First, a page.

If you ever find yourself longing for a dive that’s a bit different, something a little unique and unusual, you should know that there are plenty offbeat dives out there. Found in worldwide destinations, adding one of these dives to your next scuba diving vacation will bring you back to the excitement of being a new diver. From sunken airplanes to active volcanoes, here are 10 of the most unusual and unique dives to add to your diving bucket list today.
- Amid Underwater Art: Cancun Underwater Museum
Just off the coast of Mexico, the Cancun Underwater Museum, or MUSA, has created an eco-friendly and amazingly unique dive. In a partnership between sculptor Jason deCaires Taylor and the Cancun-Isla Mujeres National Marine Park, more than 500 sculptures made of material to promote coral growth were placed up to 8 meters deep and over a total area of 420 square meters. While snorkelers and glass-bottom boats may also visit the museum, divers have the unique advantage of closely exploring the new marine growth and photographing the statues.
Between Continental Plates: Silfra, Iceland
Silfra is the only place in the world to dive between two continental plates. Here, divers can explore the gap where the North American and Eurasian plates drift apart at a rate of 2 centimeters per year. The 100 meter visibility provided by cold glacial waters combined with the colorful aquatic grasses creates a unforgettable dive for those who aren’t afraid of braving the icy waters.
- Over an active volcano: Banua Wuhu, Indonesia
With the rumblings from Earth’s movements far below and bubbling sulfuric gases in the background, divers can explore the wonderful world of an active volcano in North Sulawesi, Indonesia. At Banua Wuhu, divers are welcome to get up close and personal with a volcanic crater that sits merely 8 meters below the surface. However, divers don’t come just for the novelty value. Banua Wuhu is also home to an impressive amount of colorful coral and tropical fish.
To the Center of the Earth: Bonne Terre Mine, Missouri
Its location may be unusual, but Bonne Terre Mine in Missouri is home to the world’s largest freshwater dive resort. With perfect 30 meter visibility and 24 dive trails, Bonne Terre Mine offers divers the opportunity to explore remnants of mining operations such as an elevator shaft, staircases and oar carts as well as fantastic rock formations created by groundwater over time.
- Alongside the Coral People: Grenada Underwater Sculpture Park
Is diving with lifelike sculptures on your dive to-do list? If so, head to the Grenada Underwater Sculpture Park where artist Jason deCaires Taylor has created an underwater museum of six major installments. These statues serve two purposes; first, to draw divers away from the over-visited natural reefs. Second, to give visitors the chance to interact with art from a fish-eye point of view. Some say there is even a third purpose. That is to memorialize the slaves lost during the Middle Passage. However, this has never been confirmed by the artist, so you’ll have to decide for yourself.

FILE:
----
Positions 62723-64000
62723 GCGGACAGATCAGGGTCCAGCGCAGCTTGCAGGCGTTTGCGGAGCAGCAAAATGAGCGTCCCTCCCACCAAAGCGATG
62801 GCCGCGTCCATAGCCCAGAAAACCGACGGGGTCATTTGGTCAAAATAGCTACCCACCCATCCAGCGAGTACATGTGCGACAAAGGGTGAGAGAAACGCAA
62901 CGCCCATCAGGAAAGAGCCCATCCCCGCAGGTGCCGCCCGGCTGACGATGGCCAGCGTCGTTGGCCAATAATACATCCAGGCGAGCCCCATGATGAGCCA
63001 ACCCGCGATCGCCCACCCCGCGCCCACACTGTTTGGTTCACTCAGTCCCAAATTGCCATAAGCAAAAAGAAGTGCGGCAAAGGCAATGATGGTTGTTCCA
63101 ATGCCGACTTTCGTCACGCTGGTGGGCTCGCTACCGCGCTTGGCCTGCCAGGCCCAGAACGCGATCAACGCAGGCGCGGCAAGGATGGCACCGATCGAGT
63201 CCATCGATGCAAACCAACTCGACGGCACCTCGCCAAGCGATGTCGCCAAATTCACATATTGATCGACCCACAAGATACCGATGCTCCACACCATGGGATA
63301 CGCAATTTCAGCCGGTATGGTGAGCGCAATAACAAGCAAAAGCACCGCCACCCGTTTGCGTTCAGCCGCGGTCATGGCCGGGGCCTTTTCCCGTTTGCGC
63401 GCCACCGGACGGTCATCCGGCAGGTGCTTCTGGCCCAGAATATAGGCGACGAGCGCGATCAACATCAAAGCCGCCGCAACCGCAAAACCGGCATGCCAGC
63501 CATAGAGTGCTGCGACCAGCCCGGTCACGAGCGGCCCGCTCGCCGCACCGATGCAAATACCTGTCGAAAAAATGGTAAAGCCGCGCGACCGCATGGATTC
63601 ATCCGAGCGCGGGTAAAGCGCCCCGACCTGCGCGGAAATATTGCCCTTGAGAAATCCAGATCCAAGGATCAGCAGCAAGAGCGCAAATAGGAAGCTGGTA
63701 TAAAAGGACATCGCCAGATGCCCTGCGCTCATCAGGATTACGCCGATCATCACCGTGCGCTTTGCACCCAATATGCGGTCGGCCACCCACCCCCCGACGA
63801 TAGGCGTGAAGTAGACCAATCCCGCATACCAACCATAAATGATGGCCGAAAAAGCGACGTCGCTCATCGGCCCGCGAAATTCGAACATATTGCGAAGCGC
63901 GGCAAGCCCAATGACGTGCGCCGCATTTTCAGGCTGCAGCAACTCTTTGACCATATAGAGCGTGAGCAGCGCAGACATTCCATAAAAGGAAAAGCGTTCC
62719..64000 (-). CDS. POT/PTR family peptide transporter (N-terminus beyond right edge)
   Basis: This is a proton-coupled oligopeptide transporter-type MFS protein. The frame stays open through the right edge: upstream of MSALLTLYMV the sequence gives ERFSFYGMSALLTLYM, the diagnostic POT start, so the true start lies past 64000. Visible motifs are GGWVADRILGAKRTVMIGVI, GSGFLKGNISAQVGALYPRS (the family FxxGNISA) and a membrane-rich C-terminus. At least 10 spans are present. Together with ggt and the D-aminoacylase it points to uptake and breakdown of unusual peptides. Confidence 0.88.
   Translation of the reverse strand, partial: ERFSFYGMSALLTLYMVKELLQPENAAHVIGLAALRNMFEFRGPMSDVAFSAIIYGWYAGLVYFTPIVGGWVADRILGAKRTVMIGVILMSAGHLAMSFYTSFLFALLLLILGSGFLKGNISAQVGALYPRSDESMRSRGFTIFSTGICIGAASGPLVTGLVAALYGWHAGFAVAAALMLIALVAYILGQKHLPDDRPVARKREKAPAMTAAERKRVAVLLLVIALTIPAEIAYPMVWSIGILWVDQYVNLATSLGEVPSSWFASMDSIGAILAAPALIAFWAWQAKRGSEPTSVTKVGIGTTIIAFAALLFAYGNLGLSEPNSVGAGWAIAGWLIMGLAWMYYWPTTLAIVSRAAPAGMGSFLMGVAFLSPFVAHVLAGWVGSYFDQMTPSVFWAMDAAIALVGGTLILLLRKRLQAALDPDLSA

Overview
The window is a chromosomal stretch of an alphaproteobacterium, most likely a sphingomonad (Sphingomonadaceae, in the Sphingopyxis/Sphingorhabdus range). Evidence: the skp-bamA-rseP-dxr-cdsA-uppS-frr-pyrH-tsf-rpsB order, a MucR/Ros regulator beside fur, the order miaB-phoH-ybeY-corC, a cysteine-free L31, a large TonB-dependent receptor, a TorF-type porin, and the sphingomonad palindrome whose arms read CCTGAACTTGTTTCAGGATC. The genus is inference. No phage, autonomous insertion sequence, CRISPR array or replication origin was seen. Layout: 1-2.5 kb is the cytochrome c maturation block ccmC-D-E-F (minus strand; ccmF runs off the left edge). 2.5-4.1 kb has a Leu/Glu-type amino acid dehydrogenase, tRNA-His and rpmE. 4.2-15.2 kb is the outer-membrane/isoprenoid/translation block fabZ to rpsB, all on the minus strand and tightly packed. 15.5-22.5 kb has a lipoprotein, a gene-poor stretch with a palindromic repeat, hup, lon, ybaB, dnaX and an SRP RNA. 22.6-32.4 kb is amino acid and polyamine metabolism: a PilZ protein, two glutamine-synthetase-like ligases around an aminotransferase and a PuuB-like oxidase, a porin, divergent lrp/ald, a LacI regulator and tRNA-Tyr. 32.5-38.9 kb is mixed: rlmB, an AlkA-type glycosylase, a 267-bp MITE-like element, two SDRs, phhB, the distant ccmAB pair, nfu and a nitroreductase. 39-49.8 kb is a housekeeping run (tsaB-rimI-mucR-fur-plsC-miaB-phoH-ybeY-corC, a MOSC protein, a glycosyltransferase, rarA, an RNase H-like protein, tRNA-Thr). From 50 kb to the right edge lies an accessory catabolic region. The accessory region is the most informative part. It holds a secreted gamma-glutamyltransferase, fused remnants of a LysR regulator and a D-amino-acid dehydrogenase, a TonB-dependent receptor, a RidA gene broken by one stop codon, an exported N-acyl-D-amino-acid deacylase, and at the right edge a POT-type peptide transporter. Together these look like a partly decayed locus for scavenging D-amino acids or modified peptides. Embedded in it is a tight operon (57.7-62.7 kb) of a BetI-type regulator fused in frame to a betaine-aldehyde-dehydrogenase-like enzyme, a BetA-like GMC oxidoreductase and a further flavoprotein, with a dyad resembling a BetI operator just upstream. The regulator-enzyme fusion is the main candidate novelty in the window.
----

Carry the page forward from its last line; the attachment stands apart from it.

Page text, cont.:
- Into the Danger Zone: Nuclear Missile Silo, Texas
As an altitude dive (760m), wreck dive, night dive and deep dive, the Valhalla Nuclear Missile Silo not only offers plenty of training opportunities, but also the chance to say you’ve been inside an abandoned part of nuclear history. Inside the silo, divers enjoy crystal clear water which constantly reads 15.5℃ on the thermometer. There is no aquatic life, but divers can spot remnants of nuclear operations that were left on the site between 15 and 40 meters. Those who live closer to the west coast should check out the Titan Missile Silo Dive in Washington.
- Through Lost Villages: Mille Roches Powerhouse, St. Lawrence
Have you ever wondered what it might be like to find Atlantis? It’s not exactly mythical, but you can discover an abandoned power dam (Mille Roches) along with several lost villages during a dive in the St. Lawrence Seaway. These sites were submerged in the 1950s during construction of the Seaway. Today, Mille Roches offers an advanced dive that will interest even the most skeptical of wreck divers.
Among the Dead: Neptune Memorial Reef, Florida
Located 3.25 miles east off Key Biscayne in Miami, Florida, the Neptune Memorial Reef has become an underwater cemetery, the first of its kind worldwide. But you won’t find any floating bodies here (thank goodness!). Those who wish to eternally rest with the fishes are first cremated and then mixed with biorock material before being secured in the reef. Divers and relatives of loved ones buried at Neptune can visit the growing reef free of charge. There are already reports of a number of species inhabiting the reef, including spotted eagle rays, snappers, grunts and a few soft corals.
- Where the Skies Meet the Sea: Boeing 737 Dive, Chemainus, BC
For those divers who have always fantasized about a really unusual wreck dive, Cheamainus has the perfect solution. The local dive association has sunk a decommissioned Boeing 737 in order to create an artificial reef and habitat for the local depleted population of Red Sea Urchins. Today, divers can explore the hauntingly beautiful ins and outs of the airplane which sits 25 meters below sea level.
Underwater Hiking: Green Lake, Austria
From above, Green Lake in Austria looks like any picturesque, Alpen lake. From below, divers discover a different side of things. The lake, which reaches depths of 12 meters and sports several species of trout, is only a body of water for three months of the year, May to July. The other nine months, the area is a lush meadow favored by local hikers. The rare beauty of above-water scenes, replete with park benches and flowering plants, submerged in crystal clear water draws a plethora of underwater photographers every year.